1. Mark Carver says:

    Thanks for the opportunity, guys!

  2. Donovan Neal says:

    What a wonderful take on the post apocalyptic genre as a whole.  Virtually every time we see it in movies or books, the genre almost always distills down to a man who is no different than the beast of the field.  It’s pragmatically an atheistic worldview on screen. Powerful insight Mark.  Thank you for sharing such a great post!

    • Mark Carver says:

      Thanks, I’m glad you enjoyed it.

    • notleia says:

      Buuuuut, that’s the entire point of post-apocalyptic flicks, isn’t it? The destruction of civilization. And on a very utilitarian level, the difference between humankind and animalkind is civilization. So this gives us the space to explore how much of us is “merely” animal (because most of the function of these bodies of ours are animalistic, eating and breathing and sustaining), what is the stuff of civilization/culture/humanity. We can loop that back to what that means for religion or belief, when belief is a lot higher in the Hierarchy of Needs than food and shelter. What happens when religion, like the whole of civilization, is a luxury that nobody can afford anymore?

      • Mark Carver says:

        There’s nothing wrong with the destruction. As you said, that’s the point. It’s cathartic, sometimes even refreshing. I’m just exploring the element that these movies usually lack, the spiritual aspect, and whether these situations are possible from a Christian viewpoint through the lens of the Bible. But at the end of the day, they’re all just for fun.

        • notleia says:

          So where would you rank belief on the hierarchy of needs? Marslow’s (if that’s his name, I forgot as soon as I closed the tab) model has “purpose” rather high up on the hierarchy, after physiological and safety/security. But since the hierarchy of needs varies from culture to culture, the more collectivist cultures would probably lump “purpose” into “maintaining the community,” so it would essentially blend into safety/security.

          So I guess the purpose of this semi-research paper I’m making the comments section into is to get you to elaborate on the psychology of the thing, because the good stuff is in the psychology.

          • Mark Carver says:

            Personally, I would hope that my faith would transcend any condition, no matter how desperate or essential to survival. If I abandoned my religious beliefs in order to satisfy my basic human needs, then my faith is worthless. The whole purpose of belief in God’s grace is a hope for something beyond this life, and therefore beyond the hierarchy of needs.

            • notleia says:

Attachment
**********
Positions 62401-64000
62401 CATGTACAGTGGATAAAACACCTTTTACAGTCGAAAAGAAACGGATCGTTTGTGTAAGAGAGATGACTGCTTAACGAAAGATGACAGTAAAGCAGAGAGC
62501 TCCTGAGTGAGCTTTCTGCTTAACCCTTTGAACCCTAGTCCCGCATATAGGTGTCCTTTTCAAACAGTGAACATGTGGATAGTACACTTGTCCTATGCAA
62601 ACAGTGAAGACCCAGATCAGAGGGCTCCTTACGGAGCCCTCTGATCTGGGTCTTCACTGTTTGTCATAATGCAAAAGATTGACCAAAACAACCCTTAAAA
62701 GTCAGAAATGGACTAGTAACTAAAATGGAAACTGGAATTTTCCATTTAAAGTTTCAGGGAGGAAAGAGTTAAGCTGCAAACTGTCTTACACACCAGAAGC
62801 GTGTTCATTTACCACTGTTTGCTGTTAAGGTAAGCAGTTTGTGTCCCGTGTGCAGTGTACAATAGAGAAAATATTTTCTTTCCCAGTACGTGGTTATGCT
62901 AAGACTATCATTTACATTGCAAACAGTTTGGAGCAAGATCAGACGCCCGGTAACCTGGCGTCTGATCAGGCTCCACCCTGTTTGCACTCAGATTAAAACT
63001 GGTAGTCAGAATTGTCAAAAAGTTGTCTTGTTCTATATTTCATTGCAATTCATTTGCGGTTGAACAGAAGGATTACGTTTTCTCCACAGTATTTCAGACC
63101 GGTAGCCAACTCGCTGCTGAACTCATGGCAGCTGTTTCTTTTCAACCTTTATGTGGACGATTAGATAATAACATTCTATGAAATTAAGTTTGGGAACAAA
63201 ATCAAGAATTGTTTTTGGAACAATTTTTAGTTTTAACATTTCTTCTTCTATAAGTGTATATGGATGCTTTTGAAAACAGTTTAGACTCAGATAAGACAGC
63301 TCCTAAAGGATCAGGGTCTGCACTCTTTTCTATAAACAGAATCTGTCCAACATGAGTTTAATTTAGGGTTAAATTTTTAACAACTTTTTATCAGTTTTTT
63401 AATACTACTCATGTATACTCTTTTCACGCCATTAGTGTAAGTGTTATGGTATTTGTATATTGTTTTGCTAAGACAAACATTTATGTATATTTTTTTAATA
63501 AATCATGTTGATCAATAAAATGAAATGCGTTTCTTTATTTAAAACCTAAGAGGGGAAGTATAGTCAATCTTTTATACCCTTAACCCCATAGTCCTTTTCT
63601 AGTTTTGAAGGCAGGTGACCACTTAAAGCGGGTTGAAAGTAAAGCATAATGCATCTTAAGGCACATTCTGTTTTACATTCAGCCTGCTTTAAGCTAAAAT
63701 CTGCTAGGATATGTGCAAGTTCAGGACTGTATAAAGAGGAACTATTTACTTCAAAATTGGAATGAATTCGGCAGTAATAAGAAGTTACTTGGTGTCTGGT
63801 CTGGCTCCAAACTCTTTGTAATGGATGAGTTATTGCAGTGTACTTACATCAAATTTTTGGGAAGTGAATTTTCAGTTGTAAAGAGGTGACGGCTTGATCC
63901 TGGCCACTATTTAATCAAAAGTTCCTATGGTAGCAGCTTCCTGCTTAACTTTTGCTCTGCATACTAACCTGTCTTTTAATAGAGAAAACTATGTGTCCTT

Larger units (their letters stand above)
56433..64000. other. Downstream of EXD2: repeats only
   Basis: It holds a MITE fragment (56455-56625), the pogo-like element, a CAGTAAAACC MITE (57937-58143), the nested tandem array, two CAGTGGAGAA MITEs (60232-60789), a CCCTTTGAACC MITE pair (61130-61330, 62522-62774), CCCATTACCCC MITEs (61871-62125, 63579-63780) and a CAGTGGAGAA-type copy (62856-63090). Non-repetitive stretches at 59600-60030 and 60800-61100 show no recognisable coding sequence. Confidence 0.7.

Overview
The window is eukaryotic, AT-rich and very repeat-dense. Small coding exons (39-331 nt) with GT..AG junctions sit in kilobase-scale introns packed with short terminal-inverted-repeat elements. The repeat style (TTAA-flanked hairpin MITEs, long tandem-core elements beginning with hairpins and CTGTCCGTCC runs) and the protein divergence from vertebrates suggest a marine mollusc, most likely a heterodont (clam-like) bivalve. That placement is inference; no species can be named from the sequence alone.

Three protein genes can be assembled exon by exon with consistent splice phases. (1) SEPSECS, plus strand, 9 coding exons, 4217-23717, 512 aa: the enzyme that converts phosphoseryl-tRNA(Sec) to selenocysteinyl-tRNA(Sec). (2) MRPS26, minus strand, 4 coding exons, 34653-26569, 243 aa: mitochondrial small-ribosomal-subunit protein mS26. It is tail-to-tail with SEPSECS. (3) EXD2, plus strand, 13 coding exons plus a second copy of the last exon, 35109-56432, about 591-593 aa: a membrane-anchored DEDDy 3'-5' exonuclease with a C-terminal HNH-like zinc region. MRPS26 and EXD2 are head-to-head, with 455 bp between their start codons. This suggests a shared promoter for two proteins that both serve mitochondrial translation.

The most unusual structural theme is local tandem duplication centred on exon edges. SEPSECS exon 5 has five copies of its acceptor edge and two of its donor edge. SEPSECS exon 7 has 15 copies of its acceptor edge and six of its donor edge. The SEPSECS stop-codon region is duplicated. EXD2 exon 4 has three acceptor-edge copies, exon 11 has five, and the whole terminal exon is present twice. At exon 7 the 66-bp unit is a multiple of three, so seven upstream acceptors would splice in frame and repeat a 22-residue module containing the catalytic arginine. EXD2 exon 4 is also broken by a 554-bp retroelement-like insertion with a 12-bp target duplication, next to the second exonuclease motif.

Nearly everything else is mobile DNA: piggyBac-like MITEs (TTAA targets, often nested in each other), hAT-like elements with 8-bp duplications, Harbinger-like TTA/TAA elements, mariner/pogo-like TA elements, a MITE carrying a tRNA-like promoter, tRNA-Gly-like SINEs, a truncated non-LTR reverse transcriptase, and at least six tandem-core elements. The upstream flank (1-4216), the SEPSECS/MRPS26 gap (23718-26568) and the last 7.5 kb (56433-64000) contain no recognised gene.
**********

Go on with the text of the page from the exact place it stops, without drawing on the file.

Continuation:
At the same time, it wouldn’t be effortless — not if this story has actual stakes that engage the audience.

              It’s a really lame story just to do “look at this awesome Christian community where everything is perfect versus this eeeevil pagan/heathen/atheist community.” That’s not even really a story: that’s propaganda.

              And that’s not even touching on how Christianity (or even just Protestantism) might change due to the apocalypse. We wouldn’t have the same network of gatekeepers we do now. We might not even have gatekeepers at all, so it could get weird (it gets pretty weird even nowadays).

              • Mark Carver says:

                Oh, it would take extraordinary effort to actually live out a faith like that, especially under duress. I’m sure someone’s written a story about this. And if they haven’t, they should.

              • dmdutcher says:

                A good example of what you want is in Leigh Brackett’s The Long Tomorrow. It’s an apocalypse where the dominant culture that survives is mennonite/amish, and there’s a small cadre of scientists trying to fix things. Unusually it escapes being propaganda either way; the amish life is stultifying but much more important to keep society going than the hero thought, while life as a scientist is more freeing but limited by the nihilism and violence of the past.

  3. Welcome aboard, Mark. Great to have you as part of the team. Batten down the hatches. This ride can get bumpy sometimes. 😉


  4. Autumn says:

    I think one interesting aspect post apocalyptic stories can/should explore is how being prepared in terms of one’s mind and skill helps people in stressful situations. One reason people might become horrible in a tense situation is because they have lived simpler lives where they could feel mostly fed and secure. Put those people in a situation where they must react too quickly to think through it, they are more likely I act on instinct and, say, rush to safety instead of taking someone else that may be relying on them. Someone who has had military training and has been in tense situations before might stand a better chance of looking to make sure as many people as possible reach safety. I think post apocalyptic stories are good for Christians, and everyone else, because they help people work through how they would and should react in certain situations.

    • Mark Carver says:

      I like to think that I would be a leather-studded, flamethrower-wielding warrior of the wasteland for God. Whatever that means.

      • Autumn says:

        Now I’m thinking about The Book of Eli, even though the main char may not entirely match your description :p

What do you think?